So I had the opportunity, over the weekend, to speak to a hack from a top-tier news outlet. This guy leans left, as do almost all of the hackery, no matter what they might claim about being neutral or unbiased or not taking sides. And this guy was talking about Gabrielle Giffords and tut-tutting and blaming Palin and Limbaugh. I was like, Dude, do you not realize that you are part of the problem? Yes, even you. All of you. Your whole friggin industry. The guy was dumbstruck. Like, honestly, this had never occurred to him.
So I explained.
The problem in media goes much wider than Palin and Limbaugh and Beck. The entire media business needs to do some soul-searching. News in general, in all forms, has become so debased and vulgar and unserious. Now all of us are paying the price. Because maybe it sounds pious to say that news is important to a culture. We’ve all had our fill of hacks who take themselves and their “profession” too seriously. But on the other hand, there was a time, in the days of Walter Cronkite, say, when reporting news was something that people took seriously, and maybe I’m just an “old,” but you know what? We were better off in those days.
The problem began when news became tied to profits. The networks at one time used to run news as a loss leader, subsidized by entertainment. When that changed, and news started chasing ratings (and dollars), the problem began. When dollars started to dry up, things only got worse. Networks became desperate and resorted to making the news more like entertainment.
The Internet made things worse, in two ways. First, the Internet exacerbated the decline in revenues, and heightened the desperation in the news business. Trust me, I’m in a position to know, because I’m in the business of seeing just how far I can make news people bend in order to keep getting my advertising dollars. That influence is stronger now than it has ever been. The TV networks and magazines and newspapers are desperate and terrified. Stuff that 10 years ago they would have thrown back in our face they now do willingly — in fact, they don’t even wait for us to suggest it. They suggest it themselves.
But second, and more important, the Internet created an outlet for competing and often crazy voices. It gave birth to a new kind of “news.” Despite what the new-media pundits claim, the much-celebrated “citizen journalism” was all too often just noisy crap and propaganda.
The first example of this that I can remember is DailyKos. That was the first political site that really took off on the Internet. Remember how powerful that site once was? I was always struck by how coarse and vulgar it was. Bush and other right-wing pols were demonized, compared to Hitler, and so forth. I mean, I hated Bush as much as anyone, but Hitler? Okay. Let’s all take a deep breath.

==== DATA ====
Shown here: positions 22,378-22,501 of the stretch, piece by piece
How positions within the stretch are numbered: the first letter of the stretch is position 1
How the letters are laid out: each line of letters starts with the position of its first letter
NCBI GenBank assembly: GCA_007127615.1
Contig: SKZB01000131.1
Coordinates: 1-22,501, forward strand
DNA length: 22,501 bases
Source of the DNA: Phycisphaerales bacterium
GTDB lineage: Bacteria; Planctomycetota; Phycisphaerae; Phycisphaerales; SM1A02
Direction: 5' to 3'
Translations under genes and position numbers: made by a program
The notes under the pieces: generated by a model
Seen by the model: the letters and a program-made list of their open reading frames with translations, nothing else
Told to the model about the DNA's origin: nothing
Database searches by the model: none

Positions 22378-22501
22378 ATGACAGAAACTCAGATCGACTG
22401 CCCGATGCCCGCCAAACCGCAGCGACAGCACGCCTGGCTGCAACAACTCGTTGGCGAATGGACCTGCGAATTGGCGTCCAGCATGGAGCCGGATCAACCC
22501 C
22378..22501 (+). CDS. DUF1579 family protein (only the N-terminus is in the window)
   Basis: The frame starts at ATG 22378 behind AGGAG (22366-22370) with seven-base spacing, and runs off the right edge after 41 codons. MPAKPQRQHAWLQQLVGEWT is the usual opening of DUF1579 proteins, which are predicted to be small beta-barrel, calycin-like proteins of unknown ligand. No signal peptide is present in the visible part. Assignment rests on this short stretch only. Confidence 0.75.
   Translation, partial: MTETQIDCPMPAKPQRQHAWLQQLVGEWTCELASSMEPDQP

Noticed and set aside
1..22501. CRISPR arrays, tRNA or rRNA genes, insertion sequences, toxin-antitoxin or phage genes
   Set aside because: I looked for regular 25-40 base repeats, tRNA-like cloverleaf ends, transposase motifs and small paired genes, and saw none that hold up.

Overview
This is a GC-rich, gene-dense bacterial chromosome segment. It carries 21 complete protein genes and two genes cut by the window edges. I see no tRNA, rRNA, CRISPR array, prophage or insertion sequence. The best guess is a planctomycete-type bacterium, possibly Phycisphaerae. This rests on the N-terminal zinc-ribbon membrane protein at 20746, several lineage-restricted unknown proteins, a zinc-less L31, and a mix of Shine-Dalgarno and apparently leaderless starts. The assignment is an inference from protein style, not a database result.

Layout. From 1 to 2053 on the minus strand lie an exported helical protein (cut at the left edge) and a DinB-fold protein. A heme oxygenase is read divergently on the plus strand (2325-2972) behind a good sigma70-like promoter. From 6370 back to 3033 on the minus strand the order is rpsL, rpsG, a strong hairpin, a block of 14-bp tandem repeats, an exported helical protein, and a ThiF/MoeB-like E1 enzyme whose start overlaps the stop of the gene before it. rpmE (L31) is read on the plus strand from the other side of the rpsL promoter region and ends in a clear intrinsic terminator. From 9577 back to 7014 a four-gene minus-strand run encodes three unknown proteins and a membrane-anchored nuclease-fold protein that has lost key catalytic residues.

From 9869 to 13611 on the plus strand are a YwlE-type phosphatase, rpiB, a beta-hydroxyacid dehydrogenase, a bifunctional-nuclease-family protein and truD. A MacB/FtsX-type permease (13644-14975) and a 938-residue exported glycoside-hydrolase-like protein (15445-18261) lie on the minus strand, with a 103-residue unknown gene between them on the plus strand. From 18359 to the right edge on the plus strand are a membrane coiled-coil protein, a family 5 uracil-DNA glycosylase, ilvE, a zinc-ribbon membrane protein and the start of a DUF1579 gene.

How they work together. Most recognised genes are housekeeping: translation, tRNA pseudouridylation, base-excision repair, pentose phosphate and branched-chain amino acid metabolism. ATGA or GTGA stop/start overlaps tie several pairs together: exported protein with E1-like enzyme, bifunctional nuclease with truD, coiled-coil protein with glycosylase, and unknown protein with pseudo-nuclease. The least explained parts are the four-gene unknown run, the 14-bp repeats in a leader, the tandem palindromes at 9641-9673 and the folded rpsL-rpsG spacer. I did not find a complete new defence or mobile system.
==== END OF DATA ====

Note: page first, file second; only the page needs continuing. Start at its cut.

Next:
But Kos became a kind of template for other political coverage online. Drudge on the right was just as unfair and slanted and crappy as Kos on the left. But then, to make things worse, the mainstream media began copying the Internet, and this kind of noisy, personal, ugly kind of news spread onto cable TV. Fox News came first. MSNBC became its mirror image.
So today much of what we call “news” is really entertainment, and entertainment of the worst sort. Beck, O’Reilly, Limbaugh, Olbermann, Ed Schultz. It’s not right or left. It’s both. It’s shouting, and name-calling, and demonization, and it’s all fun and games until someone gets shot.
As for the Internet, let’s just be honest: Much of what we now call “news” online isn’t even entertainment, it’s garbage.
There. I said it.
It’s garbage precisely because online news sites are not primarily created to report news. They’re created to make money. Problem is, it’s nearly impossible to make money doing what they do. So they resort to ever more desperate tricks.
Why is so much online “news” reported in slideshow format? To gin up clicks. Not because it is a better way to consume news, because, please. Why is HuffPo so crowded with sensationalistic tabloid junk about celebrity boobs and fluffy “lists” of “the deadliest ice creams.” (And just about everyone else, too. )
Why is so much online news just driven by whatever SEO crap the portals (MSNBC, Yahoo) happen to want at any given moment? Why do journalists now start their day looking at Google search results to see what’s “hot” and then deciding what to write about based on that?
The news business has descended into the gutter in a pathetic attempt to stay alive. It’s been a horrible race to the bottom. This is turn has polluted our politics, and now we’re seeing the result of it.
Fortunately for the world, we’re going to change all that, with iPad and the apps model. But that’s a story for another day.